Is it safe to buy Chinese-made computer equipment?
With Google and the National Security Agency now teaming up to investigate supposed Chinese hacking and most of our PC hardware coming from China, it’s a fair question. And a hard one to answer with certainty.
It is made more urgent by a report in the Sunday Times newspaper that Chinese spies in the U.K. have been handing out bugged memory sticks and cameras to targeted businesses in an attempt to steal the companies’ intellectual property.
Headlined, “China bugs and burgles Britain,” the story quotes a classified report from MI5–their equivalent of our CIA–and says, “The gifts–cameras and memory sticks –have been found to contain electronic Trojan bugs which provide the Chinese with remote access to users’ computers.”
My friend, security blogger Steven J. Vaughan-Nichols, yesterday posted an item suggesting it wouldn’t be too difficult for Chinese PC manufacturers to build backdoors into their products and use them to spy on pretty much anyone.
“If China’s government really is hell-bent on keeping an eye on American and European businesses, why not just incorporate 21st century backdoors into their products? Then, you could just have them automatically call home to do a data dump of documents. If there’s anything interesting in the files, it can be set to monitor its user on a regular basis,” Vaughan-Nichols wrote.
“There’s nothing difficult about doing this. Not only are backdoors easy to create, running an automatic check for words of interest, even in terabytes of documents, just requires some servers. After all, Google does it every day with far more data than such a plot could ever uncover.”
Vaughan-Nichols goes on to state that if he were running IT at a company that might be a Chinese target, he’d “stop buying Chinese products today.”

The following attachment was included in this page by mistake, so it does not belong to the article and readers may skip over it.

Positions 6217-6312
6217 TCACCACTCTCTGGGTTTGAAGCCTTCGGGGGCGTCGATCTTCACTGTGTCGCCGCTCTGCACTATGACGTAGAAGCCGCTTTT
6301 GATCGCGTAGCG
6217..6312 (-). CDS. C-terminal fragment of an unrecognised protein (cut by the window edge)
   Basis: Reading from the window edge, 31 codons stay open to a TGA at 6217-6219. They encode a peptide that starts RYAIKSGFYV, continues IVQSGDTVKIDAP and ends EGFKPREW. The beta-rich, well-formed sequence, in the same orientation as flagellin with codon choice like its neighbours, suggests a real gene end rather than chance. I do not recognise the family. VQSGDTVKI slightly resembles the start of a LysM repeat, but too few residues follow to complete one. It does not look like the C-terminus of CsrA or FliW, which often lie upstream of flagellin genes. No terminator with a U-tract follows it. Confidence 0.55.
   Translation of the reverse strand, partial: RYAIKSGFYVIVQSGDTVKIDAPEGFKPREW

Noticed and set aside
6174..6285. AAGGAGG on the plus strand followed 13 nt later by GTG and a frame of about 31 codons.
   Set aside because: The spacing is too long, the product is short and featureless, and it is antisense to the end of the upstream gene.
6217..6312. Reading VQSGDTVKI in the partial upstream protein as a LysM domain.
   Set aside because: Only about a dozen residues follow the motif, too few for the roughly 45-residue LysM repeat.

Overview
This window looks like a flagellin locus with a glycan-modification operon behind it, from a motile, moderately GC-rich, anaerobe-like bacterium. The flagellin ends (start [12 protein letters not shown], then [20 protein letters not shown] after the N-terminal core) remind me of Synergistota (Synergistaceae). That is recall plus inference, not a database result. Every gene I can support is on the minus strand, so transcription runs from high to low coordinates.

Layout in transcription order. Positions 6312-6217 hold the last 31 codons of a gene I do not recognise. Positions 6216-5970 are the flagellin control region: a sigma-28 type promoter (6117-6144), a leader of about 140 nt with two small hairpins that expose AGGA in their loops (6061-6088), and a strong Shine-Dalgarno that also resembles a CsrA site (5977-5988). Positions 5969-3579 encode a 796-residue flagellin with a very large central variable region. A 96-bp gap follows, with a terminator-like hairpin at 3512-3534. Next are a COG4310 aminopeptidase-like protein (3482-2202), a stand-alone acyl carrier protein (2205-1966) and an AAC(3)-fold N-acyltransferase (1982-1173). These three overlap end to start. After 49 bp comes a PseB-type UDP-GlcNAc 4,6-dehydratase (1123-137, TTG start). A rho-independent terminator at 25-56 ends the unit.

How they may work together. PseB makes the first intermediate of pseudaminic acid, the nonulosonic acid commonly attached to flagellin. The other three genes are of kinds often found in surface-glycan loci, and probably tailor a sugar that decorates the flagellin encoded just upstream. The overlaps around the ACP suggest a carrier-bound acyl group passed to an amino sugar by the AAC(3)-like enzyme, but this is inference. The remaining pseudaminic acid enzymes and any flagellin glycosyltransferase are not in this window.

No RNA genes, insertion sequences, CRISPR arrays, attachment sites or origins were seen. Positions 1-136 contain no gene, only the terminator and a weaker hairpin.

I think that’s a tad over the top, but appreciate the sentiment. I believe we need to look to our manufacturers to protect us.
After all, with the exception of Lenovo, the big PC companies doing manufacturing in China are American-based and all have a huge interest in protecting their customers. Can you imagine the firestorm that would breakout if it could be proven that Dell, HP, Apple or even Lenovo computers were bugged?
The manufacturers have a responsibility to routinely audit their machines for malicious code of all types. The U.S. government has a responsibility to work with these companies to provide the technical assistance and intelligence necessary to make these audits effective.
In light of recent events, there should probably be some new urgency to this work, but nothing more.
I see no reason to be concerned about Chinese hardware today, but do appreciate the importance of the question. On matters like this, I often default to the approach taken by a great American President in dealing with the Soviets.
“Trust, but verify.”
David Coursey has been writing about technology products and companies for more than 25 years. He tweets as @techinciter and may be contacted via his Web site.